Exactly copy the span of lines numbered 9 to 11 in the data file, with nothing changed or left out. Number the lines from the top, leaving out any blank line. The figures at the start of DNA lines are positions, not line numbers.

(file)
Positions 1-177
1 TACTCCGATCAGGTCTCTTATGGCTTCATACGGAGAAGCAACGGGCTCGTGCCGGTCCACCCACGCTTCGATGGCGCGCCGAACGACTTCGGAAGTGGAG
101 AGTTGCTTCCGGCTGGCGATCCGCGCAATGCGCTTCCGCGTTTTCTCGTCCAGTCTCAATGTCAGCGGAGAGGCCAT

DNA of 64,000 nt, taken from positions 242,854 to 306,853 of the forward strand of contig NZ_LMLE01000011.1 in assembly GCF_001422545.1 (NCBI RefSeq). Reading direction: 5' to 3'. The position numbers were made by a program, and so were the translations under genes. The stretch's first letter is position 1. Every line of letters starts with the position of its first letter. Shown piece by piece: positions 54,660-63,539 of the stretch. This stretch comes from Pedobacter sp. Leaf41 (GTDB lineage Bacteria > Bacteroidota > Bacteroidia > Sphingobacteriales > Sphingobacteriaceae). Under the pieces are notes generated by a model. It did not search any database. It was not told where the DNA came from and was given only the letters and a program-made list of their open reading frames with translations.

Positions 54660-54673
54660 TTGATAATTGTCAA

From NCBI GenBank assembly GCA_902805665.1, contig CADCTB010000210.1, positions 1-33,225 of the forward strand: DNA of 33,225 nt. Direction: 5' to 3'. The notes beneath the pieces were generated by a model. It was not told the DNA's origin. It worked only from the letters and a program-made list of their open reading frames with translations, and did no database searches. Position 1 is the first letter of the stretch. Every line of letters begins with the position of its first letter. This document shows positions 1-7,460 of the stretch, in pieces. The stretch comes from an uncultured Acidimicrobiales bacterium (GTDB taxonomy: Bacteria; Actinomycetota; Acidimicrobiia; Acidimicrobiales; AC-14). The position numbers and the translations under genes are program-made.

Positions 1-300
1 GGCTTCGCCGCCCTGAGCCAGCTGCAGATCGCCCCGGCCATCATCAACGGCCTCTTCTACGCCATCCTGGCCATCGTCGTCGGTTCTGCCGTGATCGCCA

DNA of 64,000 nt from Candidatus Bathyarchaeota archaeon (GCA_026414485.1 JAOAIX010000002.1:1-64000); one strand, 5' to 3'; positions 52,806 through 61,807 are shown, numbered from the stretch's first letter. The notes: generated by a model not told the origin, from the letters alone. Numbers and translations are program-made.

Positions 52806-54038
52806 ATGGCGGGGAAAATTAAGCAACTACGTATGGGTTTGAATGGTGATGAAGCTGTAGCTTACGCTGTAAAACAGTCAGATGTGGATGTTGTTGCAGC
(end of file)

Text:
1 GGCTTCGCCGCCCTGAGCCAGCTGCAGATCGCCCCGGCCATCATCAACGGCCTCTTCTACGCCATCCTGGCCATCGTCGTCGGTTCTGCCGTGATCGCCA

DNA of 64,000 nt from Candidatus Bathyarchaeota archaeon (GCA_026414485.1 JAOAIX010000002.1:1-64000); one strand, 5' to 3'; positions 52,806 through 61,807 are shown, numbered from the stretch's first letter. The notes: generated by a model not told the origin, from the letters alone. Numbers and translations are program-made.

Positions 52806-54038